The solution to this puzzle is that if the government wants to collect the rental value of land for public purposes, it should expect to collect the rent from those who are now collecting it, which means (in the case of mortgaged land) the mortgage holders themselves. When a mortgage holder goes to a courthouse and records a mortgage, specifying that the land cannot be transferred unless the debt is paid, that person is declaring himself to be the person to whom rent must be paid, and therefore the person to whom a tax bill should be sent if a government wishes to collect the rent for public purposes.
The moral justification for concentration of taxation on the rental value that land would have in an unimproved condition is that this value is not at all the product of the efforts of those who have title to land or those who hold mortgages on land. It arises rather from a combination of what nature provides, what is contributed by public infrastructure, and what is contributed by surrounding development. Since the holders of title to land have no moral basis for claiming responsibility for causing this value, it is a natural, appropriate source of public revenue.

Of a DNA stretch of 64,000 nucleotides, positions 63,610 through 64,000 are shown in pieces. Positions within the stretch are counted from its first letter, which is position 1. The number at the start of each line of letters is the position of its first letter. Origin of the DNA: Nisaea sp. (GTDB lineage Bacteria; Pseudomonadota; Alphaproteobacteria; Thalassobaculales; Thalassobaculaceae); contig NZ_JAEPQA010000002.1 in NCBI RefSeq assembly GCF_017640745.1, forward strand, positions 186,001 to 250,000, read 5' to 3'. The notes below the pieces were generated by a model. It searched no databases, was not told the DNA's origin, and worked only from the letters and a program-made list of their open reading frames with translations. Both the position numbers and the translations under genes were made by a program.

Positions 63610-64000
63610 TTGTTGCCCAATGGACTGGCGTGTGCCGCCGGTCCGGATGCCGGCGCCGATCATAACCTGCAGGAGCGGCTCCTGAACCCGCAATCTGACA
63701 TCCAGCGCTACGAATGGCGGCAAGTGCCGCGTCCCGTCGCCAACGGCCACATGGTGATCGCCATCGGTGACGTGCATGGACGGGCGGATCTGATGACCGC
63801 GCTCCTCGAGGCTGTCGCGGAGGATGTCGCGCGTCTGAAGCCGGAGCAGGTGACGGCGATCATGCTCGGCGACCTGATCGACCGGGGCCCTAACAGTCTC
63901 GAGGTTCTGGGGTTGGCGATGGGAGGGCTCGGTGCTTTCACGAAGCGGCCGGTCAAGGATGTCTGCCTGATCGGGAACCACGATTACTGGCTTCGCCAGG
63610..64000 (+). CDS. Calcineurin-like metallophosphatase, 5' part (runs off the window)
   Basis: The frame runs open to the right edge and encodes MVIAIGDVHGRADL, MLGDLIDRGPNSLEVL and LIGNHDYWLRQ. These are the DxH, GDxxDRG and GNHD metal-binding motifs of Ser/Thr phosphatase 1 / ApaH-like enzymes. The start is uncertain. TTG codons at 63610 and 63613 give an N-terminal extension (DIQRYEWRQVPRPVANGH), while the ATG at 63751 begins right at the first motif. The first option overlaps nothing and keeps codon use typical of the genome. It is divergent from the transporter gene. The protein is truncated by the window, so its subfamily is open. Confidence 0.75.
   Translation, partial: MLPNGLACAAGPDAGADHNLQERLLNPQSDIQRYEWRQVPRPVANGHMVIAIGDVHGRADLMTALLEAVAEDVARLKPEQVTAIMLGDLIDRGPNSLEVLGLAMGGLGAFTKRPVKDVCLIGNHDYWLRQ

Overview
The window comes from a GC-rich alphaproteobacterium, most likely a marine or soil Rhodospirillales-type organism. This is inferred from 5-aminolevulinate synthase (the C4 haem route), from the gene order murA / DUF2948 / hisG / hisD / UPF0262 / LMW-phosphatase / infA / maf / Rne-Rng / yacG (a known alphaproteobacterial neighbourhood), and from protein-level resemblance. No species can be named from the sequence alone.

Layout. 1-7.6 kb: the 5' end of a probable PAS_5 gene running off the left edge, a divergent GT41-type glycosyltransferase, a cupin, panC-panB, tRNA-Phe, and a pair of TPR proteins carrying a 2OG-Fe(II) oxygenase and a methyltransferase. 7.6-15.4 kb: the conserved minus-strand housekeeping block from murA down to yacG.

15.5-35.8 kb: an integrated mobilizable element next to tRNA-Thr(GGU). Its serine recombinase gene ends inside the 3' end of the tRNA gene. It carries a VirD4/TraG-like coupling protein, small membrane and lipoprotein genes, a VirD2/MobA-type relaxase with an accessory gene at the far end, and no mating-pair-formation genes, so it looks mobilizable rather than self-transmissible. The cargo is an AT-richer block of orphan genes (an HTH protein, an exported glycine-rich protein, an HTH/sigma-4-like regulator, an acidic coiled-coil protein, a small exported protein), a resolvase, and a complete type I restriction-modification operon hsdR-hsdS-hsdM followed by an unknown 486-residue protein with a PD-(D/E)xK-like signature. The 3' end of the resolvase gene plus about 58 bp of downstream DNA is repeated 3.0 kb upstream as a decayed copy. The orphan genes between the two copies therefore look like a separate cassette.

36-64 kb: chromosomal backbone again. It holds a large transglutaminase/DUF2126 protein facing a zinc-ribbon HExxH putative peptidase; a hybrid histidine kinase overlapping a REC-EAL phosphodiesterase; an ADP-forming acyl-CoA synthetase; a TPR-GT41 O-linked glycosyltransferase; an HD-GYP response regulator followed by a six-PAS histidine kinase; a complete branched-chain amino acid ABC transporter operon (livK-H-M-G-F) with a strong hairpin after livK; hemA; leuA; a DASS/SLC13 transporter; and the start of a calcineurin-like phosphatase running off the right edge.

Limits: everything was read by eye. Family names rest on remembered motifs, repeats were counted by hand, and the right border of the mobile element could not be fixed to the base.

While it would be possible to send a bill to every mortgage holder, an administratively simpler means of accomplishing an economically equivalent result would be to cancel the debts secured by land and send the full bills to those who have title to land. The economic consequences would be the same as if the tax bills were sent to the mortgage holders for the full amounts of the debt payments secured by land.
If land value taxation were only partially implemented, it would be discriminatory to specify that all the payments owed to mortgage holders would be collected in tax before any tax was collected from the title holder. It would be fairer to stipulate that the portion of the tax owed by the mortgage holder would equal the percentage of the rent collected by the mortgage holder. This could be administratively accomplished either by allowing the debtor to “pay” that portion of his debt with tax receipts or by specifying a cancellation of a corresponding portion of the debt. When a debt also covered improvements to land, it would be appropriate to regard the debt as covering first the improvements, but only covering the land to the extent that the debt exceeded the value of the improvements.
To summarize: holders of title to land cannot reasonably be expected to pay the rent of land to governments if they are already obliged to pay the rent to their creditors. This difficulty can be resolved by specifying that public collection of rent means collecting it from those who now collect, which means mortgage holders in the case of mortgaged land. Administratively, this can be accomplished either by sending bills to the mortgage holders, by allowing creditors to “pay” their mortgage bills with tax receipts, or by canceling debts in amounts equal to the creditors’ shares of taxes.
 Michael Hudson, “Land Monopolization, Fiscal Crises and Clean Slate ‘Jubilee’ Proclamations,” in Michael Hudson, G. J. Miller, and Kris Feder (eds.), A Philosophy for a Fair Society, Shepheard-Walwyn, 1994, pp. 33-79.